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Frank Vogel’s hiring by Lakers prompts a question: Are they kidding?

Frank Vogel’s hiring by Lakers prompts a question: Are they kidding?
Frank Vogel gestures as he walks the sideline during the second half of a game between the Orlando Magic and Miami Heat on Feb. 5, 2018, in Miami. (Wilfredo Lee / Associated Press)

No disrespect to Frank Vogel, but … whaaaat?

The Lakers have found a head coach to replace Luke Walton who recently lost more games than Walton.

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The Lakers have found a head coach for LeBron James whose teams were eliminated by James in the playoffs three consecutive seasons.

In its latest bewildering move, a franchise that once enjoyed a Who’s Who of coaching talent has hired a Who’s That?

Vogel agreed to a three-year contract Saturday to become the Lakers coach, and, as if that wasn’t enough of a head-scratcher, the troubling Jason Kidd was immediately added to the coaching staff as an assistant.

This is really going to be, um, interesting.

At the end of a week in which the Lakers front office absorbed well-deserved criticism for botching negotiations with first-choice candidate Tyronn Lue, controlling owner Jeanie Buss’ crew has once again amazed and confused.

Vogel, 45, first gained fame as a 10-year-old when he appeared on “Late Night With David Letterman” in the “Stupid Human Tricks” segment, wowing the nation by brushing his teeth while spinning a basketball on the end of the brush.

He has not been as successful with other basketball tricks, winning barely half of his games in parts of eight NBA seasons as a coach, going 304-291 with Indiana and Orlando.

While with the Pacers, his teams lost in three consecutive postseasons to a Miami Heat team led by James, including losing in consecutive Eastern Conference Finals.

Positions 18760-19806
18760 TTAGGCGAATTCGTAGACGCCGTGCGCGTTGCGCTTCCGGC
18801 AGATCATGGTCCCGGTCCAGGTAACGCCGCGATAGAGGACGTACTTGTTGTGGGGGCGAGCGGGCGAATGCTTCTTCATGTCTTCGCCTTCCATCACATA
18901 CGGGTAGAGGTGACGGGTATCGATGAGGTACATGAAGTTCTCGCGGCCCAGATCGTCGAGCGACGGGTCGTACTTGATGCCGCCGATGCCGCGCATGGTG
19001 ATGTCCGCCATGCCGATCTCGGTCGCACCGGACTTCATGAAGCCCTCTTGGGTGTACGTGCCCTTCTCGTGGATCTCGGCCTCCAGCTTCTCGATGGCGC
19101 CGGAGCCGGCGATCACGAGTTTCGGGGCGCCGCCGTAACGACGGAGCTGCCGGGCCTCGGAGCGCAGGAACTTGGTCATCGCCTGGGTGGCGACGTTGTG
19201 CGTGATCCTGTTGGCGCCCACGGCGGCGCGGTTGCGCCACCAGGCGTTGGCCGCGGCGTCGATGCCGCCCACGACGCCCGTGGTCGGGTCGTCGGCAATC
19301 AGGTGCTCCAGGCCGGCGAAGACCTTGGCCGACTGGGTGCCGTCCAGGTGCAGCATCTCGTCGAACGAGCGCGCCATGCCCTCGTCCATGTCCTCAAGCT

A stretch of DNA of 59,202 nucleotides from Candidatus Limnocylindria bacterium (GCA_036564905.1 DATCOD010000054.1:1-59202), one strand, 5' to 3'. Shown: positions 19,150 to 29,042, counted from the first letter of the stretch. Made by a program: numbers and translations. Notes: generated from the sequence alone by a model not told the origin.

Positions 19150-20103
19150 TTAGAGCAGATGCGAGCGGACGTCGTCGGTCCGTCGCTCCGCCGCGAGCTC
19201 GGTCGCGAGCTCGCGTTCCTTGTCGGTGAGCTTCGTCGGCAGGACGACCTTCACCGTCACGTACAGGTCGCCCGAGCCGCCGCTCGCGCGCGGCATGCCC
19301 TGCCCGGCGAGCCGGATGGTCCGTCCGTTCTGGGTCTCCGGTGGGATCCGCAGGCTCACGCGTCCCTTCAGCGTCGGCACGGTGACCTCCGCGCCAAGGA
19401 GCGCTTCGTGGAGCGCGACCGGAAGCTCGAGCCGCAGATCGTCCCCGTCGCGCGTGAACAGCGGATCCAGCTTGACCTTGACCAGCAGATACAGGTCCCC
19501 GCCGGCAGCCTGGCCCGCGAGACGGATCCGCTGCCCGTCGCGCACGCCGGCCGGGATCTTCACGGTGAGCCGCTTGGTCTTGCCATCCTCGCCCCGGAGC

There are legitimate questions about whether James will respect and follow a coach who has no rings, no Finals appearances and could never figure him out.

During his two seasons in Orlando, Vogel’s teams went 54-110 before he was fired in 2018. If that looks a lot like Walton’s Lakers record over the same span of time, well, it is actually eight losses worse.

Vogel may have been hired for his smart and innovative defensive ideas, something the Lakers desperately need. Yet, he hasn’t shown imagination on offense, and that might not play well in a town accustomed to the excitement of Showtime and the Lake Show.

Vogel was also seemingly hired because he is known as a nice guy who can present a calm face to the Lakers’ furious fan base. But with his personality, he has suffered from teams taking advantage of him, and this is not a good sign on a team with the most controlling player in basketball history in James, plus a locker room full of upstart and entitled kids.

Enter Kidd. He is a former 10-time NBA All-Star point guard with a championship ring, two Olympic gold medals, a mutual-respect relationship with James, and the sort of locker-room credibility that Vogel lacks. He also had the bluster to campaign for Walton’s job earlier this season even though Walton had not yet been fired.